Symptoms of Pericardial Mesothelioma are problems with breathing which include being short of breath. Chest pains are also another sign of Pericardial Mesothelioma although this can be a symptom of other illnesses so further diagnostic testing has to be performed. These tests will usually take the form of biopsies of internal tissue and comprehensive scans of the patient’s body. From this an accurate diagnosis can be made as to whether a patient has Pericardial Mesothelioma or not.

As all the types of mesotheliona are so severe the outcome for a person who has Pericardial Mesothelioma is not good. Surgery is a no go area as this can significantly damage the area surrounding the tumour and cause even more problems. Instead it is important to attempt to maintain the quality of life for the patient and help them to be as comfortable as possible. Radiotherapy and chemotherapy programs can be used on some patients who have had an early diagnosis but this will not eliminate Pericardial Mesothelioma it will merely extend the life of a sufferer. In short Pericardial Mesothelioma is a deadly disease that results in fatalities and it is directly linked to exposure to asbestos in earlier life. Even with a prompt and accurate diagnosis, because of the nature of the disease, a patient will never recover from it.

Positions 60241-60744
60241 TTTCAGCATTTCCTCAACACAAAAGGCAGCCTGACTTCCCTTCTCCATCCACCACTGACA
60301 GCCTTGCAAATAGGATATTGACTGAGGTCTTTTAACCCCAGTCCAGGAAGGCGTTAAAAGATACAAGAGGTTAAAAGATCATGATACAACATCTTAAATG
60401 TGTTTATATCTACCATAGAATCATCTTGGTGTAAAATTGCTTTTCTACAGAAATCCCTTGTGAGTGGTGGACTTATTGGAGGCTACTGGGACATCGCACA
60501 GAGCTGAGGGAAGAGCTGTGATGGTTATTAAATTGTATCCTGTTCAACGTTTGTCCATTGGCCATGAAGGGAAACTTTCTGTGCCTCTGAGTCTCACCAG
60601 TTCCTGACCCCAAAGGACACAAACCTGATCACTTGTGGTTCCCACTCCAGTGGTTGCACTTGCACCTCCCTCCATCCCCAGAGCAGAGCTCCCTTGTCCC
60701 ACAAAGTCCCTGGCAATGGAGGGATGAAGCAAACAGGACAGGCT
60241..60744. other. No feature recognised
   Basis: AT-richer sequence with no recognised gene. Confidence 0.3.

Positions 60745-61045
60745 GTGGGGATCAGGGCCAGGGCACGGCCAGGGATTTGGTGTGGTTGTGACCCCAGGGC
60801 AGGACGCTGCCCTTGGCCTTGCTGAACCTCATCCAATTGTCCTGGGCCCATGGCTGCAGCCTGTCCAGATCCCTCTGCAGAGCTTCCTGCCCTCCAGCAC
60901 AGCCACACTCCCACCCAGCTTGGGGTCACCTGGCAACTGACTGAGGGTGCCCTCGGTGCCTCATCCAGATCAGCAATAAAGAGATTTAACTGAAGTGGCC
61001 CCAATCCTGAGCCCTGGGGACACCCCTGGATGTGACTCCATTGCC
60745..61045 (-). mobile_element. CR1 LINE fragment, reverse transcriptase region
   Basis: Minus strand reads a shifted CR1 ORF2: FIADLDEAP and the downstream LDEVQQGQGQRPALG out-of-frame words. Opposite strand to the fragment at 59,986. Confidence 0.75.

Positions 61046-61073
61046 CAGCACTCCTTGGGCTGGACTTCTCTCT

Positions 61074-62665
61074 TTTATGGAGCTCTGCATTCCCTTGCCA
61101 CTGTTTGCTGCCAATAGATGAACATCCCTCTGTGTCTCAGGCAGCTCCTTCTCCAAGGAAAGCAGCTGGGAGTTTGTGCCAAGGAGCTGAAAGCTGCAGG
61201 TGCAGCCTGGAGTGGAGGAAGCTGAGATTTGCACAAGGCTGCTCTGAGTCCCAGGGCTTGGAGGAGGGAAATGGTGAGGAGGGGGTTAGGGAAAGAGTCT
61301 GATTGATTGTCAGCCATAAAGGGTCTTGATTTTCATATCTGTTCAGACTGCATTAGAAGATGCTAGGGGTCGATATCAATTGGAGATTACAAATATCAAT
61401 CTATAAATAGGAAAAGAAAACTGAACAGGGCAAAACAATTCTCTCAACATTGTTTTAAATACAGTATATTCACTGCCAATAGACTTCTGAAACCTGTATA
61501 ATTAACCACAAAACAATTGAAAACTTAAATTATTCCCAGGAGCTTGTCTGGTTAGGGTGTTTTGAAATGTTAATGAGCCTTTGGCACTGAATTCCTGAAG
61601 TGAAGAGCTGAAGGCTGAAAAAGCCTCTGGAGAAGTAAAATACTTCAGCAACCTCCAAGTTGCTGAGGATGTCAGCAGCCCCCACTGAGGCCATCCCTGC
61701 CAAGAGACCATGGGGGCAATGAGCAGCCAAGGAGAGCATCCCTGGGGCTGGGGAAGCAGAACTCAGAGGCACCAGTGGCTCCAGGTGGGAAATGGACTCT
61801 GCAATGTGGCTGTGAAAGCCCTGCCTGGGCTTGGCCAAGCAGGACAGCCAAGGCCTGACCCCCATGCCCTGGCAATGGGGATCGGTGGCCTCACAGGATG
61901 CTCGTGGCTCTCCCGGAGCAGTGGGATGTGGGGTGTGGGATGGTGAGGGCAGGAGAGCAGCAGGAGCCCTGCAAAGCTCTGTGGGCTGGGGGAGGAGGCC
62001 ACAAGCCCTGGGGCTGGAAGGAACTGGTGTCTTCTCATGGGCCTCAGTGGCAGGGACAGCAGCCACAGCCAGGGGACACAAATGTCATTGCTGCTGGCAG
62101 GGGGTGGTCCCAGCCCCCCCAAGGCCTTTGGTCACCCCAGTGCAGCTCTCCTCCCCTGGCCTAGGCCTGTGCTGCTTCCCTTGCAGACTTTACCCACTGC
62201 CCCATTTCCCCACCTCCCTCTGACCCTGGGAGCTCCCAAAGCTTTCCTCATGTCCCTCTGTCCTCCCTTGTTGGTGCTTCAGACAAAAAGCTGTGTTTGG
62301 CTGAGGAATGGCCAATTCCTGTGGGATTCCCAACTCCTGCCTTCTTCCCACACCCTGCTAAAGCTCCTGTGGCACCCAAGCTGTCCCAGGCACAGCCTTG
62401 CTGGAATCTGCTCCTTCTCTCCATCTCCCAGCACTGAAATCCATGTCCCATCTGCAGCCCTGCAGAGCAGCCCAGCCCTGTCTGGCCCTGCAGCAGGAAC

Looking for information about Mesothelioma? Our website provides many useful information including

mesothelioma symptoms, mesothelioma treatments and mesothelioma stages. The site also provided details information about different type of mesothelioma: Malignant Mesothelioma, Pleural Mesothelioma, Pericardial mesothelioma and Peritoneal mesothelioma


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Pericardial Mesothelioma And Modern Forms of Treatment

Pericardial Mesothelioma And Modern Forms of Treatment

Of the three forms of Mesothelioma, Pericardial, Peritoneal, and Pleural, there is no way to determine which is the most aggressive or the most destructive or the most vicious form of Mesothelioma. Pleural Mesothelioma, which attacks the lining of the lungs, is the most often diagnosed. Peritoneal Mesothelioma is when it attacks the lining which encases the internal organs. Pericardial Mesothelioma is Mesothelioma of the lining of the heart.


Mesothelioma is a rare, aggressive, deadly form of cancer that is only known to be cause via exposure to asbestos. Asbestos related illnesses can take anywhere form ten to forty years before announcing themselves with symptoms of illness. Pericardial Mesothelioma often presents with symptoms which include shortness of breath, chest pain, heart palpitations and a persistent cough.